Announcer: A few hundred miles south of Cape Canaveral in Castro Land, there were rumblings. The first word came from the UPI listening post in Miami.
Unknown Speaker: "An invasion force landed in south central Cuba this morning, some 90 miles from Havana, and is fighting its way towards the capital. Fighting is furious, and according to Red Cross reports heard via radio from Cuba, causalities must be heavy. Premier Fidel Castro issued a statement over a nationwide network shortly after 11 this morning, saying that the invaders, members of the exiled Cuban revolutionary front, have come to destroy the revolution and take away the dignity and rights of men."
Announcer: An invasion of Cuba by exiles. It came as no surprise that that voice from across the seas had a comment on the invasion, and the comment itself was no surprise, either.
Unknown Speaker: "This is Radio Moscow, and here is the news. Early this morning, armed aggression against revolutionary Cuba began. Armed bands of mercenaries were landed in different parts of the island. The United States was officially giving the Cuban contra-revolutionary financial aid, has equipped them with the latest weapons and put at their disposal airplanes and warships.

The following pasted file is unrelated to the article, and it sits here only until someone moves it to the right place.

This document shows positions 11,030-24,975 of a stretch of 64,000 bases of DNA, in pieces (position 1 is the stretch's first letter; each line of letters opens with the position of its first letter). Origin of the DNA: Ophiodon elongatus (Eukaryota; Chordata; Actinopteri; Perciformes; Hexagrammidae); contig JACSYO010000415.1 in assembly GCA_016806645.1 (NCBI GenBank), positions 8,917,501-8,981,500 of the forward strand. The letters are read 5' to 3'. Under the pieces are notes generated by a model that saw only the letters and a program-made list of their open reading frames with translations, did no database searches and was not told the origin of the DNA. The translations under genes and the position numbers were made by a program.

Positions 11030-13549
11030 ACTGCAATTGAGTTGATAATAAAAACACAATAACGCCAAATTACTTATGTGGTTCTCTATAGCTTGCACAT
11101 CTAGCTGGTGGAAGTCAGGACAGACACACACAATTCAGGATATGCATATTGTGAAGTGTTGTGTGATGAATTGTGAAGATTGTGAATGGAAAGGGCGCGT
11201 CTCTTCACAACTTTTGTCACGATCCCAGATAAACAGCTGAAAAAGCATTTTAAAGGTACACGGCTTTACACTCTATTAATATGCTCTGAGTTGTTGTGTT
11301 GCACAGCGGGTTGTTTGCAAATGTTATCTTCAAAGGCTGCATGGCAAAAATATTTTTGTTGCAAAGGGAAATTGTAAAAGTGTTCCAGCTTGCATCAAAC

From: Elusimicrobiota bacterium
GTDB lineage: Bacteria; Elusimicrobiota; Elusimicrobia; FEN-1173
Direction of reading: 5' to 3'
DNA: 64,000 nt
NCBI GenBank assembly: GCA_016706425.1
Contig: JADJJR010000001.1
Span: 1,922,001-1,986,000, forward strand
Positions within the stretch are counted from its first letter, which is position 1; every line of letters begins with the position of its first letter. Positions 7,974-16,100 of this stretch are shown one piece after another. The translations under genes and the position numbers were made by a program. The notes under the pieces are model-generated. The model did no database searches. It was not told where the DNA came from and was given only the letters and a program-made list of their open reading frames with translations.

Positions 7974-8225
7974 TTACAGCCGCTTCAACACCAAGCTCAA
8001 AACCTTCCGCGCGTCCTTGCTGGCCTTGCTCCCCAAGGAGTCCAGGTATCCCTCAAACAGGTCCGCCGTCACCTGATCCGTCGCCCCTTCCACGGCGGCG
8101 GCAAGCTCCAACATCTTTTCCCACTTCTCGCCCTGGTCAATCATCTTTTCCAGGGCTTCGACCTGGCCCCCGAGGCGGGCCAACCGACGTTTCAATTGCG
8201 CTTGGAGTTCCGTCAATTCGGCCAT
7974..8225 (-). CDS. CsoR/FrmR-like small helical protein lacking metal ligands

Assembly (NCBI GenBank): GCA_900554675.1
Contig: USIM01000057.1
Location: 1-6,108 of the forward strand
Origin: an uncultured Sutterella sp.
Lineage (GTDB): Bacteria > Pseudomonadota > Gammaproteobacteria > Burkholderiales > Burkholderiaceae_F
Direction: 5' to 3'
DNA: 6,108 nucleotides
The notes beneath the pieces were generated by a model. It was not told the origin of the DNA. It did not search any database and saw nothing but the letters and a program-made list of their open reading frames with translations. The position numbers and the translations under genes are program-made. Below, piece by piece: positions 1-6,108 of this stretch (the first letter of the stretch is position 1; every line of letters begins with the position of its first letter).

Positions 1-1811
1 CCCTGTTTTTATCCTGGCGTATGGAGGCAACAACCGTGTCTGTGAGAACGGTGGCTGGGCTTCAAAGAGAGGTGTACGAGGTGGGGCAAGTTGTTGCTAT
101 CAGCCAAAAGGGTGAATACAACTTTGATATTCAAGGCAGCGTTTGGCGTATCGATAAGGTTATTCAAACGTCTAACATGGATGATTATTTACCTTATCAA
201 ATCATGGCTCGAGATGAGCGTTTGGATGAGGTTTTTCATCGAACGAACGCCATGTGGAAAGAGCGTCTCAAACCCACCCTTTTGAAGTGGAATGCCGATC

"Moreover, only three days ago President Kennedy declared the United States would never take aggressive action against Cuba. All of this was merely the necessary camouflage to conceal the criminal plans that were being made against Cuba and to distract attention from the coming aggression."
Announcer: American officials heatedly denied such charges. From the United Nations, American Ambassador Adlai Stevenson spoke.
Adlai Stevenson: "Dr. Roa, speaking for Cuba, has just charged the United States with aggression against Cuba and invasion coming from Florida. These charges are totally false, and I deny them categorically."
Announcer: Mr. Stevenson's denial was reinforced by President Kennedy.
President John F. Kennedy: "I have emphasized before that this was a struggle of Cuban patriots against a Cuban dictator. While we could not be expected to hide our sympathies, we made it repeatedly clear that the armed forces of this country would not intervene in any way."
Announcer: The fighting went on. Casualties were high on both sides. But the only word from the interior was that of Castro's Radio Cuba.
Unknown Speaker: "(Spanish.)"
Announcer: "Cuba will be victorious. The revolution will live on."
Hundreds of those who might have helped the invaders were arrested, some executed. Hundreds of the invaders themselves were captured, and Castro maintained his iron grip.